In this country, yes, I judge the poor as the failures not the system. The system could do much better than it does but the poor have no excuse to be poor other than mental retardation. Not with universal education and the student loan. Not with adoption, abortion, contraception, the DPB, and various other benefits. It is their own fault.

  46. SPC,
    No, here I am only including the congomerate of workers/proetariate income, not the income of the owners/bourgeiouse.
    What I mean by equilibrium within an industry is that some industries can better afford to pay workers more and thus the point of equilibrium within that industry will be higher than in an industry less able to do so, where paying workers more would mean that staff would have to be cut.

    Ive conducted a very brief survey of the nearest ‘young professionals’.
    Junior doctors at the local hospital earn about 20-24 dollars per hour on average after an immense investment of time, money, and effort to qualify and can take over a decade some times to get past the junior doctor phase.
    My PhD engineer flatmate earns about $20 an hour after massive financial, time, and effort investments. Thats 8 years of study, two books, and several publications. His associates, most with masters, earn similar. My Masters animal science flatmate earns a couple dollars less.

    Sue, and many here, propose a minimum wage of $15. That is bloody close to the aforementioned wages. With a 40 hour work week that is $600 pre-tax. Thats about 490 per week after tax. Insanely high.
    The minimum wage should be sufficent to support ones self assuming a 40-hour work week and only ones self. I presently support myself on $120 per week including the roof over my head, food, transport, broadband, power, etc. but i recognize that is hugely unrealistic for people living in larger cities and with higher lifestyles than my own. So I will say that $250 after tax is more than enough. That is a little under $295 per week pre-tax including ACC levies. That is just under $7.40 per hour assuming a 40-hour work week or $9.83 assuming a 30-hour work week. And personally I think $250 is way too much.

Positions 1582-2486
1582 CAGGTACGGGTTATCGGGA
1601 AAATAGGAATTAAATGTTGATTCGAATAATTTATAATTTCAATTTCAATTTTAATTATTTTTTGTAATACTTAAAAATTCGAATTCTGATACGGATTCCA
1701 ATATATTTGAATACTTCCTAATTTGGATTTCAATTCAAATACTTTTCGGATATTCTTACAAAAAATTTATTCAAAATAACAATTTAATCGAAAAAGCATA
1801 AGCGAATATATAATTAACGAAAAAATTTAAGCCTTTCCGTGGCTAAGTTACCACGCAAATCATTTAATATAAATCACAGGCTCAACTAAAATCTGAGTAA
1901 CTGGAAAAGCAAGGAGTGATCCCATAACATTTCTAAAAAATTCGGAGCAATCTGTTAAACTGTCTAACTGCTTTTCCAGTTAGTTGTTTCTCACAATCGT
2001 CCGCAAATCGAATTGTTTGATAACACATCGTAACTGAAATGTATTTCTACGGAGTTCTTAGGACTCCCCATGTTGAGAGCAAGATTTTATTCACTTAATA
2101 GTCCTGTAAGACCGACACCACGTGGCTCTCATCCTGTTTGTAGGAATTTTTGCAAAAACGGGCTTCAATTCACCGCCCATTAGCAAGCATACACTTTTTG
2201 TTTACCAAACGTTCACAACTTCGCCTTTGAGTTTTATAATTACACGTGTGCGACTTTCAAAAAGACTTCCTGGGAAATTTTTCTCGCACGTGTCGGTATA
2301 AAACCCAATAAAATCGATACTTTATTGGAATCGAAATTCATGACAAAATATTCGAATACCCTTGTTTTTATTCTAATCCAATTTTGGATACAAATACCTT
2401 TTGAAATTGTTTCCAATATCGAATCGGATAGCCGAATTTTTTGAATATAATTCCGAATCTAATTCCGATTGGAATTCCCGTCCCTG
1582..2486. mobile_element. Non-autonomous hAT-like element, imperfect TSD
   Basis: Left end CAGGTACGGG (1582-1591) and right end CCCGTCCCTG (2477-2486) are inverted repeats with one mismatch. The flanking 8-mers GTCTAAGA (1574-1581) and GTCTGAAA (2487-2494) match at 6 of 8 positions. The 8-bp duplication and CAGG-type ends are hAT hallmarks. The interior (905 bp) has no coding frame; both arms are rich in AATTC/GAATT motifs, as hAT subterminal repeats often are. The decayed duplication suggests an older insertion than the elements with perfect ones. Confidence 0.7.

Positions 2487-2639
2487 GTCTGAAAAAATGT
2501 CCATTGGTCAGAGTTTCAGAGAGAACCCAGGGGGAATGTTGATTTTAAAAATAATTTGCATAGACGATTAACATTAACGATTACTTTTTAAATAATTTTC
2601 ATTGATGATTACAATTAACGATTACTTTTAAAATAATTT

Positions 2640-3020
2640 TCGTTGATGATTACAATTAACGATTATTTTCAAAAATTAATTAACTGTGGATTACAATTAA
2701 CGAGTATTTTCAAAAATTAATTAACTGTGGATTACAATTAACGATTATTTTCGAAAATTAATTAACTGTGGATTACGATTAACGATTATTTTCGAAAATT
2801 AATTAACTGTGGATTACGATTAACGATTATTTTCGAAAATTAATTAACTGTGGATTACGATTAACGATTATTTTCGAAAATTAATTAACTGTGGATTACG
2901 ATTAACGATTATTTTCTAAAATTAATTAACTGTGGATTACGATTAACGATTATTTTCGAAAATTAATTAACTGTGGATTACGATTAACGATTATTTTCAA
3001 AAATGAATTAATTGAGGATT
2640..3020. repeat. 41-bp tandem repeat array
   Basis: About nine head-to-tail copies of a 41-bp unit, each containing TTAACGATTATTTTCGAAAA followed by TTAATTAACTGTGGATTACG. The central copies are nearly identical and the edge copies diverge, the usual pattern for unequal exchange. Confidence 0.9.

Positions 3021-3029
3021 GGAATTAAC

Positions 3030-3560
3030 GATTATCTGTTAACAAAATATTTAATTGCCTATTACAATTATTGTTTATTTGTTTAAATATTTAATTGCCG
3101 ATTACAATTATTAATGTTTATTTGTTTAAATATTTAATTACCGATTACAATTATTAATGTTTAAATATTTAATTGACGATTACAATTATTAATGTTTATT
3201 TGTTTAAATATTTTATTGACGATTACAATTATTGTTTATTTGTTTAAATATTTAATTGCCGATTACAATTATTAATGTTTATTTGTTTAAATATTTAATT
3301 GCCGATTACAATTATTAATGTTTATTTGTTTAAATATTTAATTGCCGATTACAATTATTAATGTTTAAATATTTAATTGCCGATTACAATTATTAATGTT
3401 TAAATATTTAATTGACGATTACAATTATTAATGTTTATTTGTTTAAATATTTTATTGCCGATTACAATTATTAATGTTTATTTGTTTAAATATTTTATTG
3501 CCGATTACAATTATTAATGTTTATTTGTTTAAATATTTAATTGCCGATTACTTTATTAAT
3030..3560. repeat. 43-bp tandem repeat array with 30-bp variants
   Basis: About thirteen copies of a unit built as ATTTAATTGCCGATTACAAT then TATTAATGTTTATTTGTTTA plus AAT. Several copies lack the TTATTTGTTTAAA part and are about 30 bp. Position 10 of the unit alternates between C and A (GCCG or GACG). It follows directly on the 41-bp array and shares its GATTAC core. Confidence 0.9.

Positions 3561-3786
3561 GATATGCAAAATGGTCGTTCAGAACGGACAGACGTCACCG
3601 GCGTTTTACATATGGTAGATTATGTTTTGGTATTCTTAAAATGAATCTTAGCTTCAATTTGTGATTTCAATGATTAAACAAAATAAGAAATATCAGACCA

47. So sapient, you are a market determinist first and foremost in economics, quite Darwinian in fact. Those who are, tend to be reactionary against those in need as they fail the poor/people, rather than the economic and political system which allows this poverty.

  48. So sapient do you use the term “equilibrium within an industry” in accord with your definition for “equilibrium” (as in maximising total income) and if so do you include profit to business (greater if wages were lower) as part of that taxable income?

  49. The most obvious issue that comes to mind is saving children from phisical abuse at least in public. A parent will think twice about belting their child about the ears at the shopping mall.

    Those whom would hit their child around the head would not normally do so in public anyhow, those that would still do. If you are refering a slap on the hand or butt, they do think twice and then when they do do so they get applauded. The child abuse happens just the same, the bill has done nothing to stop it that would not have been acheived with a less ideological approach which would have not harmed the left or the party.

    Second is her campaigning for the $15 per hour. Remember the elimination of the basic wage is literally the road to slavery and there are conglomerates of capitalists who would be overjoyed to bring back the โ€˜good old daysโ€™ of human incarceration and ownership of humans.
    Just like cattle.

    This does not follow. Not supporting a, insanely high, $15 minimum wage is not akin to wishing it abolished. Nor does it follow that no minimum wage would lead to slavery.